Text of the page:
Wednesday, 8 April 2015

Equal Partners in Care Initiative - NHS Education Scotland

with great thanks to Gill Ryan  Project Lead (Carers Strategy) at NHS Education Scotland 
It’s a pleasure to introduce our newest guest contribution to the Dementia Carer Voices blog, providing an insight into the work being undertaken by our partners across the sector to improve the lives of people living with dementia and their carers.
This week, we are delighted to introduce Gill Ryan, Project Lead (Carers Strategy) at NHS Education for Scotland, who has taken time out to tell us about the Equal Partners in Care Initiative, which highlights the importance of carers, and of including them and the people they care for in every stage of their journeys.
We are also thrilled that EPiC have made a pledge and have taken this opportunity to make a difference.
“We pledge to work with the health and social care workforce to create and sustain a culture where everybody recognises that it is their job to identify and support carers.”
By any standards, the Scottish health and social services are big, with about 350,000 workers. Many carers feel that they are ‘invisible’ to workers, so it’s an important task to make sure they are all Carer Aware. In Caring Together, the 2010-15 Carers Strategy, the Scottish Government gave that task to NHS Education for Scotland (NES) and the Scottish Social Services Council (SSSC). Our joint project is called Equal Partners in Care (EPiC for short).
Our first step was to involve as many carers, workers, and educators as possible to decide what was important for carers and what workers would need to support them. The result was theCore Principles for Working with Carers and Young Carers (also known as the EPiC principles). These provide a framework of knowledge and skills that can be used to plan workforce learning and are based on six outcomes for carers:

There are three levels to the principles, the first being Carer Aware. If we could make sure all 350,000 workers reached level 1 it could transform carers’ experiences of  ‘the system’.  It would be “everyone’s job to identify and support carers”.  Everyone – from porters to professionals – would know what a carer and young carer are, about the impact of caring, how to have that conversation and where to signpost them for support if they needed it. While all the principles are important, without carers being identified, none of the others can happen.
The next challenge is to translate this awareness into practice. Our aspiration is that all staff will work with carers and the person they care for as equal partners in the caring relationship. Co-production is an unloved word but the idea ‘nothing for me without me’ applies to workforce learning. Nothing elevates awareness to understanding as effectively as carers telling their stories, as anyone who has heard Tommy speak will agree.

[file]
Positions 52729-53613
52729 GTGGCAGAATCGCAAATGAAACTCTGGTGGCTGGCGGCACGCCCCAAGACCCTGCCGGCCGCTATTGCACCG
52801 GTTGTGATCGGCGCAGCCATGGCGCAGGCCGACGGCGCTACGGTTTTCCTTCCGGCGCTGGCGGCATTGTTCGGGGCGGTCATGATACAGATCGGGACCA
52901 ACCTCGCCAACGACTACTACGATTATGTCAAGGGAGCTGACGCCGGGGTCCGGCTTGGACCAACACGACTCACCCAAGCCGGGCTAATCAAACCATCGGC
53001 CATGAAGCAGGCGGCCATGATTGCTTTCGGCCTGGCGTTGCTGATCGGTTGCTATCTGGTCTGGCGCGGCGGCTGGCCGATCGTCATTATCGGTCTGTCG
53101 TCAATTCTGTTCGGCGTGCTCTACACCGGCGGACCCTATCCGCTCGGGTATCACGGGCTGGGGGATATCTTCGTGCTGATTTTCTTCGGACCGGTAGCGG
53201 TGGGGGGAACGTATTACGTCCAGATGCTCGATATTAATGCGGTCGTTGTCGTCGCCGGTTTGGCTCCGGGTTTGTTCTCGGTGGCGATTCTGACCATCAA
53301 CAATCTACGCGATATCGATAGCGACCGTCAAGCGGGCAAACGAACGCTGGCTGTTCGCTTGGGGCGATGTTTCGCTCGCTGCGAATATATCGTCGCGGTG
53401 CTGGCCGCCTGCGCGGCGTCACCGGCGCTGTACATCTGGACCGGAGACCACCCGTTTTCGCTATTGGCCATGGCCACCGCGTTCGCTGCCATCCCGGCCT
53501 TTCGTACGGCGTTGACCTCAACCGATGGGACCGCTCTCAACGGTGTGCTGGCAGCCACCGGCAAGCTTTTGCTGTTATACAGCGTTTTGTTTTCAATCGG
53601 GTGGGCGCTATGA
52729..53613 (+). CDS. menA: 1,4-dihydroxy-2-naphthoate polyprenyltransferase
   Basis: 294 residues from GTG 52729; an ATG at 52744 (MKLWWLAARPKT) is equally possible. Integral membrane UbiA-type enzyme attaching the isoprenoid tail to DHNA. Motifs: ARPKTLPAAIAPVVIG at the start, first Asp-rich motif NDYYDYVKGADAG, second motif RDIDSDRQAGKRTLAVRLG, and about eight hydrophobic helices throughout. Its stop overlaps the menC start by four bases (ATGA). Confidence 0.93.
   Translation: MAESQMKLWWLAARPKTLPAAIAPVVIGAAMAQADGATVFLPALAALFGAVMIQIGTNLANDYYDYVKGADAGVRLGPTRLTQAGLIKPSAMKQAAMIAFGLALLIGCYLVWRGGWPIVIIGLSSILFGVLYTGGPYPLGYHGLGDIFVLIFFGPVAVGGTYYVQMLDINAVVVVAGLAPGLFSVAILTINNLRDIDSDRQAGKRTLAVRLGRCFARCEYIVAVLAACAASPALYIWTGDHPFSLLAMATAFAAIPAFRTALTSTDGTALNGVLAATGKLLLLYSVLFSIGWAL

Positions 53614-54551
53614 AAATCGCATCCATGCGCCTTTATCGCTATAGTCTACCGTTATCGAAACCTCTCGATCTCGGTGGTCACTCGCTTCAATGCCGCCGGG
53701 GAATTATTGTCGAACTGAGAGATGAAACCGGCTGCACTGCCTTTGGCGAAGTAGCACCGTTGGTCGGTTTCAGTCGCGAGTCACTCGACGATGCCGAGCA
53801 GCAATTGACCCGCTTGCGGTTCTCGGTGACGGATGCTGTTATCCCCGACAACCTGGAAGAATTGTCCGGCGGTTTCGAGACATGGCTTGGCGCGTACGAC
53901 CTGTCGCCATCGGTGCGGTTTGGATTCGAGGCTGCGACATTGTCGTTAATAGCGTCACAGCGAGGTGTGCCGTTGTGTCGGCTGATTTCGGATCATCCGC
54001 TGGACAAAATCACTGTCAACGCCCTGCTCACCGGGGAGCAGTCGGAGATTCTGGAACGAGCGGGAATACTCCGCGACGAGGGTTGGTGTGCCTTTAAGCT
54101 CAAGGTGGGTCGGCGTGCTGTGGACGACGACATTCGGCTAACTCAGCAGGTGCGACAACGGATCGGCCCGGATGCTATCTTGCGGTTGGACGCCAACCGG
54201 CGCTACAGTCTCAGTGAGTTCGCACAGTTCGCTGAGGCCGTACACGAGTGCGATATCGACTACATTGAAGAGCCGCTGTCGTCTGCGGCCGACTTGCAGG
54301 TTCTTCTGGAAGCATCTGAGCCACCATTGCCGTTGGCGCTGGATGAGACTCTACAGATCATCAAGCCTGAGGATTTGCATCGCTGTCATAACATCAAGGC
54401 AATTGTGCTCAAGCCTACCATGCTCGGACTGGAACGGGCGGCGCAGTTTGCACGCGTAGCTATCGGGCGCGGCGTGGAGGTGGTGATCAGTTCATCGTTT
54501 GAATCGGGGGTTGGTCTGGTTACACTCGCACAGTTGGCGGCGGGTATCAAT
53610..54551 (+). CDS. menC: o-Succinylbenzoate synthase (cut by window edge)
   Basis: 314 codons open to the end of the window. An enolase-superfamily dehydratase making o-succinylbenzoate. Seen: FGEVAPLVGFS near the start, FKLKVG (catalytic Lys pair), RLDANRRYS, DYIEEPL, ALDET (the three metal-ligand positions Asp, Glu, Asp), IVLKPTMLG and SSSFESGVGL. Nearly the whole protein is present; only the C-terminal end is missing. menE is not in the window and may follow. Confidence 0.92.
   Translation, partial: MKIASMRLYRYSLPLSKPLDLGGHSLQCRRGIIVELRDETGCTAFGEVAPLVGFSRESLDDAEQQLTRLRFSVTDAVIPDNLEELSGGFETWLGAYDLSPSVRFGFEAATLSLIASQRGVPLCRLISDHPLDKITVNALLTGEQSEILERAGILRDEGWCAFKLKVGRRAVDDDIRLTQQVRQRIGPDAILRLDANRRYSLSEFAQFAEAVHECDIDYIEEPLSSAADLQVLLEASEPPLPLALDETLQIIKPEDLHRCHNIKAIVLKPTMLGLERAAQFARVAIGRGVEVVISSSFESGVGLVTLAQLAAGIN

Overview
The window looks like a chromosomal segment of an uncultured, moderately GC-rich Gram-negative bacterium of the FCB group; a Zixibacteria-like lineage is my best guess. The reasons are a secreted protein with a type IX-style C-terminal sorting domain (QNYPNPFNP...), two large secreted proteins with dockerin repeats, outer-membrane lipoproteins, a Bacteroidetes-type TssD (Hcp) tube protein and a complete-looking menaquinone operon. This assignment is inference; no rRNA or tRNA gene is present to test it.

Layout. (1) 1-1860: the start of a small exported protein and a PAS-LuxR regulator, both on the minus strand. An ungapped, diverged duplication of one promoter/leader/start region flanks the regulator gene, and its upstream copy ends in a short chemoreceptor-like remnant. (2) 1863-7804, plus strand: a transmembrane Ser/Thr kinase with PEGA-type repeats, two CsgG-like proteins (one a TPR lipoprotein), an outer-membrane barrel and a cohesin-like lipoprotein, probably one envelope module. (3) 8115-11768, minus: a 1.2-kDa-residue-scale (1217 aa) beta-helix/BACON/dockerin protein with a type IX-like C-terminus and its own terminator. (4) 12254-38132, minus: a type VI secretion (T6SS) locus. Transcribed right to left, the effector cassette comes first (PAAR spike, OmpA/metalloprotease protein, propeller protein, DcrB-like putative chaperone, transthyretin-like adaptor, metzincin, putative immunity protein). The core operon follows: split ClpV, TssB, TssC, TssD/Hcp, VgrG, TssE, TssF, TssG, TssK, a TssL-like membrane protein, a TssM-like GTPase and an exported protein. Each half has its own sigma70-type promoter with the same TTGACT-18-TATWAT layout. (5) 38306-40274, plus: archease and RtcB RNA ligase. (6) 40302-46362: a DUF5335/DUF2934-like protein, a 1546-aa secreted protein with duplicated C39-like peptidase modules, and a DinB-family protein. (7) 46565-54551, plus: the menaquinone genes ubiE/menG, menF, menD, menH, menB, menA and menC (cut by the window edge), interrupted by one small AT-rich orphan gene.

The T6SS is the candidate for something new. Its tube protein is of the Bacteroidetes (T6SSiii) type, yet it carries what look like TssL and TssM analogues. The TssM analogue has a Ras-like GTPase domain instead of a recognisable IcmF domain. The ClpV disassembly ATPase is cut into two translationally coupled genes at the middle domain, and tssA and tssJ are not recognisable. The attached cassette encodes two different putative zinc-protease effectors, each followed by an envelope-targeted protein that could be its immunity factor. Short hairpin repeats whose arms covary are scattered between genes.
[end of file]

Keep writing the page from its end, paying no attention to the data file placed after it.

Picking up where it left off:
We have great examples of this happening in practice, such as Inverclyde where carers have developed a drama presentation as part of staff training; in Dumfries and Galloway they are compiling a DVD with a wide range of carers’ stories including LGBT and BME carers; and in Grampian carers are involved in Dementia Champions study days.
To support workforce learning, we are developing resources that harness carers’ stories. We also provide guidance on delivering learning in partnership with carers. The EPiC website houses a range of resources and practice examples from around Scotland which can be used or adapted for anyone planning workforce learning, or by workers who want to develop their own knowledge and skills.
There is no substitute for face-to-face interaction and learning from each other, but if you don’t have access to this or you’ve been to a session and want to find out more, the EPiC website is a good place to start. During Carers Week (9 -15 June) we will be launching a Carer Aware e-learning module. You can access this, and more, or
We’ve also produced an infographic (below) which tells you all about the EPiC principles in a very visual way. Feel free to share this with carers, colleagues or anyone else who may be interested. You can tweet it (, e-mail or print out as a poster for your noticeboard.

EPiC carers infographic
You can also order pocket cards, leaflets and a guide to the core principles to help you raise awareness. Join the EPiC network to get regular updates, resources and guidance on workforce learning, as well as the chance to share your practice, learning and stories – let us know how EPiC you are. Contact us at
Gill Ryan


  1. Hi Tommy, just an update with the link to our Carer Aware e-module. This is about 30 minutes long and you can access it (no passwords needed) on the Knowledge Network or SSKS:

  2. Great work Tommy! Rising awareness about such issues among the public is very important and if doctors are looking for some assistance with their appraisal and revalidation contact


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